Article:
It's a facial expression that has grown all too familiar over these past few months: Tiger Woods staring at the camera, eyes a bit droopy, his whole body as contrite as can be. Is he better at sinking putts or making funereal faces? It's difficult to tell these days. In a controversial new Nike ad that aired on ESPN and the Golf Channel Wednesday, April 7, and spread at mach speed across the Internet, Woods holds his forlorn expression for a full 30 seconds, in stone silence, while the viewer hears the voice of his late father Earl, who died in 2006. "I want to find out what your thinking was," Earl says. "I want to find out what your feelings are. And did you learn anything?" The camera zooms in ... In case you haven't noticed, Tiger is sad and sorry for his many marital infidelities.
Wow, did Nike just go there? Did the company really pull words spoken by Earl in a 2004 Woods documentary and creepily bring him back him from the dead to question his beleaguered son? Commercials serve a purpose to promote the products of a company. So in this setting, it's natural to think that Nike is attempting to cash in on a tabloid scandal. Save the confessionals for the press conferences; just don't put a swoosh on it. "How do you spell Ugh?" wonders Bob Garfield, former longtime critic for Advertising Age and author of Chaos Scenario: A Look at the Marketing Industry's Coming Disaster. "I'm embarrassed for Tiger Woods. I'm embarrassed, posthumously, for his dad. I'm appalled by Nike."
To many critics, Earl's inclusion is the ad's chief offense. "New Tiger Ad Plays 'The Daddy Death Card,' " read a headline on the CBS News website. "I certainly wouldn't want to be quoted out of context from the dead," says Garfield. "How can you do that to your dad? It's repulsive." The whole process of putting together such an advertisement increases the ick factor. "Someone went through tapes, looking for the perfect quote," says Carrie LaFerle, who teaches advertising ethics at Southern Methodist University. "I don't like that."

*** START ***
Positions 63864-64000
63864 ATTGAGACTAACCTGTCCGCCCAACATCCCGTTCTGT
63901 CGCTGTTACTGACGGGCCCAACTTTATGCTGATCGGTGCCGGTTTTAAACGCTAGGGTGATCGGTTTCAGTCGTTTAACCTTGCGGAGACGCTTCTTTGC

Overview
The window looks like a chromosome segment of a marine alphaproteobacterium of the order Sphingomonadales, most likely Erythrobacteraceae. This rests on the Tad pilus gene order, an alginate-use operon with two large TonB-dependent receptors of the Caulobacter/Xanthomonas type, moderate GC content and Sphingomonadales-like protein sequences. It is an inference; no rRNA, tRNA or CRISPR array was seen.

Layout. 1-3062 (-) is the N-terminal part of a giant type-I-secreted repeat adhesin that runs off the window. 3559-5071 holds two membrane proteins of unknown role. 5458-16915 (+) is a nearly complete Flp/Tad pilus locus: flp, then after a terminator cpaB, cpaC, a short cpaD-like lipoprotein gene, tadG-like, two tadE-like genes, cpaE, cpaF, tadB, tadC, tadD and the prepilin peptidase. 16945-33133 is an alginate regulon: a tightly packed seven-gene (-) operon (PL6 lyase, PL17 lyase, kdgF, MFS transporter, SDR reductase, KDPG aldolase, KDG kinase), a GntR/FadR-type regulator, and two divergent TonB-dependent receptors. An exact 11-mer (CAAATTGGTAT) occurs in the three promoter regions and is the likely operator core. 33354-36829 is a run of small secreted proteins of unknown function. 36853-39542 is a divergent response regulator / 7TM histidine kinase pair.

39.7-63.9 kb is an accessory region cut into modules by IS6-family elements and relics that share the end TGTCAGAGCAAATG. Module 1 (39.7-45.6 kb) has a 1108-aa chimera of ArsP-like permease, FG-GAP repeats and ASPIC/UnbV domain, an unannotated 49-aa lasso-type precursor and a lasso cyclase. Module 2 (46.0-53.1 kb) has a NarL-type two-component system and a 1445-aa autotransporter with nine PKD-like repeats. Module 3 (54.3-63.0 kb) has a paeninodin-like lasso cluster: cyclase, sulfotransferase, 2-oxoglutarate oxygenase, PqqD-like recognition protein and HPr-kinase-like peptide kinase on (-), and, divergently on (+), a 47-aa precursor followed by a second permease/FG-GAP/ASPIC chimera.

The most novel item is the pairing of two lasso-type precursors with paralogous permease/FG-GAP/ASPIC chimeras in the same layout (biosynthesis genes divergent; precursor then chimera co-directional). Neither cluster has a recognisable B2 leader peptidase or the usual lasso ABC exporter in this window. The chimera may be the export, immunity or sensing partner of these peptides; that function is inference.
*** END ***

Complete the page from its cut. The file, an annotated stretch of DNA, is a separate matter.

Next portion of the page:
In fairness, the spot did win supporters in the blogosphere and among ad watchers. Marketing guru Donny Deutsch called the spot "stunningly brilliant." Says Jim Albright, an advertising professor at the University of North Texas: "I don't think it's creepy at all. It was brave of Nike to show some corporate empathy, which is rare. It fits with the American way of forgiveness and redemption. It's pretty neat." Nike issued the following statement: "We support Tiger and his family. As he returns to competitive golf, the ad addressed his time away from the game using the powerful words of his father." The company would not comment any further; Wieden + Kennedy, the ad agency behind the commercial, turned down TIME's request for comment.
If the bottom line is buzz, Nike scored big with the spot: "Tiger Woods Nike Ad" was the No. 1 topic on Google's Hot Trends metric, for example. If there was any kind of Tiger fatigue after the ballyhooed Monday press conference in Augusta, Nike overcame it. "The ad is bursting through the clutter and getting people to talk about Tiger again, just as there might have been a shutdown," notes LaFerle. The commercial probably won't win the company new fans, but even those disgusted by the spot probably won't suddenly boycott Nike products. "Opinions don't always correlate with behavior," LaFerle says.
So was the spot a winner for the company? Perhaps. Was it appropriate for a trusted brand like Nike? We can only wonder what Tiger's father would really say.